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Antonio Carneiro

António Teixeira Carneiro Júnior

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António Teixeira Carneiro Júnior (16 September 1872, Amarante – 31 March 1930, Porto) was a Portuguese Expressionist painter, illustrator, poet and art professor.

He was born into a working-class family. At the age of seven, he was abandoned by his father and lost his mother not long after. In 1879, he was placed in an orphanage operated by the Santa Casa da Misericórdia. It was there that he received his basic education and had his first drawing lessons.

His talent was noticed early and, thanks to the efforts of his teacher and the school's Director, he was able to enroll at the "Escola Superior de Belas-Artes do Porto (pt)" in 1884, where he studied with João Marques de Oliveira until 1888. That year, he turned eighteen and left the orphanage, where he took up sculpture with António Soares dos Reis, but returned to painting after Reis' suicide, entering the workshop of João António Correia. In 1891, he wrote his first poems and, two years later, was married. In 1895, he was reunited with his father, who had returned from Brazil.

Two years later, he was able to go to Paris after receiving a scholarship sponsored by António Borges, Marquês da Praia e Monforte (pt). He attended the Académie Julien, studying with Jean-Paul Laurens and Jean-Joseph Benjamin-Constant. In 1900, he won a Silver Medal at the Exposition Universelle for his triptych "Life". He returned to Porto in 1911 and became a teacher at the Escola. Unable to make a living from his art, he took a two-year hiatus to exhibit in Brazil from 1914 to 1916. After his return, he was appointed Chair of the drawing department in 1918.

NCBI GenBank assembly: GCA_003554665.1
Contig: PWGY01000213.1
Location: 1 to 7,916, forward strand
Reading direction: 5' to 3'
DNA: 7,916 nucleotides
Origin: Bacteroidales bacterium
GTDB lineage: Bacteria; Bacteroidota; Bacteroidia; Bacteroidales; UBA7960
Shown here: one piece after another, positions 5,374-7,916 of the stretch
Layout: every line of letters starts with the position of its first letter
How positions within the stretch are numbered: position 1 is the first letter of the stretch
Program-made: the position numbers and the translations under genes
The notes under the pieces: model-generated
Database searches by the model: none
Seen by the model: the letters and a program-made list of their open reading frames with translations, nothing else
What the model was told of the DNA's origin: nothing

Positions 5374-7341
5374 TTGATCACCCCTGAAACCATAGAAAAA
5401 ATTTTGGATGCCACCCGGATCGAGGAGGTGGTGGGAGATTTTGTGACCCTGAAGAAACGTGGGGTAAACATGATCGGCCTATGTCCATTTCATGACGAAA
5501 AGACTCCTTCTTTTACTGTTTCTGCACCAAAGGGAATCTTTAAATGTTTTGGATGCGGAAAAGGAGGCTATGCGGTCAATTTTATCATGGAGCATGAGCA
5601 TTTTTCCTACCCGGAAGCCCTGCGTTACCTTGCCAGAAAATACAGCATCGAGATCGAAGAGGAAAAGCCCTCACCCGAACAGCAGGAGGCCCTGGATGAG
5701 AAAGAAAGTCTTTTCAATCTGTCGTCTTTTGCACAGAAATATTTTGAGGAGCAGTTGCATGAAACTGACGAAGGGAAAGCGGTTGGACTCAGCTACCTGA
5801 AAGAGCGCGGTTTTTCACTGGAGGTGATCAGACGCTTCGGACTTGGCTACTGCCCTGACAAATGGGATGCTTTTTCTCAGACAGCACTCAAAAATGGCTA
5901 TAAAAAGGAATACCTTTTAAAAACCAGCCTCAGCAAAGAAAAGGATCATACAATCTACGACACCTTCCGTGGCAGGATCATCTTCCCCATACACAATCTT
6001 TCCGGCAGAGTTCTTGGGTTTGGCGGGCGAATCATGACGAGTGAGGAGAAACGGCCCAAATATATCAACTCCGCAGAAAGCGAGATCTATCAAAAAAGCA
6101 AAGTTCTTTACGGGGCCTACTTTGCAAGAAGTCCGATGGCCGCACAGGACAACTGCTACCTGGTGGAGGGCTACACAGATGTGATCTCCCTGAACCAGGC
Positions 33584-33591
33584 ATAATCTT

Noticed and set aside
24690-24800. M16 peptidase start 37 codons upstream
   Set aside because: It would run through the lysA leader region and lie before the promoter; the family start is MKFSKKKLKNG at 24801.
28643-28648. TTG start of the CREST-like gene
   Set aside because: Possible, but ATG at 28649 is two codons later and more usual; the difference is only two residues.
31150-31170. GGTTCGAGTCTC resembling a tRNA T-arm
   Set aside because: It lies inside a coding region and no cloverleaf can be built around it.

During these years, he became a contributor to several magazines, including Atlantida (Atlantis), and joined a new cultural organization called Renascença Portuguesa (pt) (Portuguese Renaissance); designing their magazine's logo. He also illustrated the works of several authors, including António Correia de Oliveira and João de Deus.

In 1925, the death of his daughter, Josefina, had a significant effect on his work. Despite the emotional effects of that tragedy, he accepted an appointment as Director of the Escola in 1929. He never actually served in that capacity, however, as he was vactioning in Brazil at the time and died shortly after his return.

In 1936, his book of poetry, Solilóquios: sonetos póstumos, was published, with an introduction by Júlio Brandão (pt).

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